Celluloid Envy and 'Cinematic' Games

Despite the criticism of games as narrative, almost every game player can quickly name dramatic stories from games which sticks in the mind as moving and engaging, whether it's Aeris’ death in Final Fantasy VII, Monkey Island's comic capers or Ragnar Tornquist’s The Longest Journey. Gamers frequently cite story as the reason they're interested in sequels - it's core to the appeal of RPGs such as the Final Fantasy series and even games such as Starcraft, hardly the most plot focussed game ever made, have hooked people, judging from the comments in our first impressions of the Starcraft 2 beta.

Clearly then, story is important to games - so if Ebert and company have a point, it's that the structure of games' approach to narrative is weak. What's the solution? Well, it can hardly be to become more linear - historically, attempts at designing games which mirror the structure of conventional storytelling has tended to result in a substantial loss in meaningful interactivity. If you want a case study of film conventions being drafted into games then cast your mind back to the early 90s and the CD-ROM bound interactive movie genre. This is the one and only time that we’d suggest going an playing something like Phantasmagoria, which is the gaming equivalent of trying to tie your genitals in a knot.

How Games Tell Stories Celluloid Envy and 'Cinematic' Games
Phantasmagoria: The Reaction Video

The interactive movie genre represents a design philosophy that saw video games as a new storytelling system but that still tried to use the conventions of cinema. It was a path that turned out to be an evolutionary dead end. Ask anyone who has played the dregs of the genre and they’ll tell you the interactive movie was essentially what happened when you answered the question “What do we do with all of this awesome free space we have on CD-ROMS?” with “fill it with live-action cut scenes from out of the dark bathysphere portal inside Roberta Williams’ brain.”

Some truly rubbish games were made during that time, such as the Phantasmagoria series or the timeless Mafia-versus-Egyptian-Mummy caper Double Switch), but a lot of titles sold very well - and received critical acclaim. Looking back, it's clear they had one draw, and that was fact you could build a game using long full-motion cut scenes thanks to the space afforded by CD-ROMs. Each new interactive movie pushed the boundaries of video, with bigger budgets and slightly more famous actors. The time when active storytelling would be put in players’ hands seemed nigh and everyone was declaring that games were about to reach a new peak.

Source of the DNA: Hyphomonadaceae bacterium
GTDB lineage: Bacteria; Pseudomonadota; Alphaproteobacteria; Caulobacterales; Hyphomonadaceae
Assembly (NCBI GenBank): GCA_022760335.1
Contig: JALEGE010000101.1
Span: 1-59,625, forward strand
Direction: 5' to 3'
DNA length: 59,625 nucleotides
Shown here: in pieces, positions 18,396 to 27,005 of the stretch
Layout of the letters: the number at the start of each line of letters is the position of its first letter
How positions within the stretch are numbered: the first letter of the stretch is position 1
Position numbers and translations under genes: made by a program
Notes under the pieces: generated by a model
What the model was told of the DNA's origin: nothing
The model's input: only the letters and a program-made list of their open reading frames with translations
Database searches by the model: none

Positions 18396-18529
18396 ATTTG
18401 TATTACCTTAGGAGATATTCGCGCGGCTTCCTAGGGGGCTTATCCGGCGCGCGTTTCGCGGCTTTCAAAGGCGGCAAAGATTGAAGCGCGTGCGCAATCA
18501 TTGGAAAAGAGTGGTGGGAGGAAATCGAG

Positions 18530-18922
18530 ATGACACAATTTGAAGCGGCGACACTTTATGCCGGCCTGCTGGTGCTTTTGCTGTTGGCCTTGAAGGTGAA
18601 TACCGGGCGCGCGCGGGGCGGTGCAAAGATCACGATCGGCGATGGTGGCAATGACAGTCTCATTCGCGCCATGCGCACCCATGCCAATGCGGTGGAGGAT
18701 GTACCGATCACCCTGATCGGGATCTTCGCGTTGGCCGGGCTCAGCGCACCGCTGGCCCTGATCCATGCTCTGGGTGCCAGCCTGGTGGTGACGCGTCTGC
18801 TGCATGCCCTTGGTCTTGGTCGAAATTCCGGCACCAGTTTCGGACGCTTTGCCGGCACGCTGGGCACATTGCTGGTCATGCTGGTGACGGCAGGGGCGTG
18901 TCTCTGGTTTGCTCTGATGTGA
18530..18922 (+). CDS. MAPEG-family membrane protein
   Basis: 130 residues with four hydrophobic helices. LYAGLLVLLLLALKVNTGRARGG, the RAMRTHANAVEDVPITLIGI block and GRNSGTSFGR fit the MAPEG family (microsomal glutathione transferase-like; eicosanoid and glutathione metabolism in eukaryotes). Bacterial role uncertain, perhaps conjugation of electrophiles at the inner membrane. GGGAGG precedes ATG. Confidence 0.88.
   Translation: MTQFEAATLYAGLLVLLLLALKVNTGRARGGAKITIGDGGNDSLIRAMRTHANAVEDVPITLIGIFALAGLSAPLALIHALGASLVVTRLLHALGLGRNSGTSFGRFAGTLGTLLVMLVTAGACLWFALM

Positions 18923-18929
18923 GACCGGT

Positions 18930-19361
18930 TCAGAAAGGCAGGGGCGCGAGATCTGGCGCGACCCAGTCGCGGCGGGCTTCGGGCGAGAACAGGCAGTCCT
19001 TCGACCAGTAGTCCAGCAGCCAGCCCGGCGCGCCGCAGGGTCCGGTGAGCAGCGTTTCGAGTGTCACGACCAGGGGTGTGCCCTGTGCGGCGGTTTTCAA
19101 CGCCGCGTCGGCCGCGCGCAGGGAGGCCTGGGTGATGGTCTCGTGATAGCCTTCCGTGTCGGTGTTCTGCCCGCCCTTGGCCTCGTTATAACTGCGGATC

How Games Tell Stories Celluloid Envy and 'Cinematic' Games
That's Mark Hamill on the...left?

With the use of live-action cut-scenes, designers were able to tap into the kind of celebrity power that had fuelled the film industry for decades by using recognisable actors. A surprising amount of actors did become involved, with the likes of Mark Hamill and Malcolm MacDowell starring in Wing Commander III, Under a Killing Moon featuring James Earl Jones and Margot Kidder, and The Dark Eye somehow getting William S. Burroughs on board.

In fact, it was around this time that EA’s Trip Hawkins was waffling on about games being "the New Hollywood" and his $700 machine that was going to become a staple of every home: the 3DO Interactive Multiplayer, which was a CD-based console aimed at high end users, frequently featuring interactive movie titles.

There was a bit of a problem though, and that was the fact that interactive movies weren’t incredibly interactive. In part this was a technical issue. Due to limitations in memory and the high cost of production, only so many cut scene variations were ever filmed, which meant the games could offer little in the way of really varied choices - and this of course, harmed replayability too. It's simply not fun to make a choice, then wait five minutes watching a video before making another.This genre forced the player to adopt the role of passive voyeur in the spirit of film, more often than it allowed the player to play. The result was an introduction of authorial control over the elements of choice in the game, creating narratively-sound games that worked directly against the unique properties of games – a fact which ultimately spelled the end for the genre.
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June 13 2019 | 09:59

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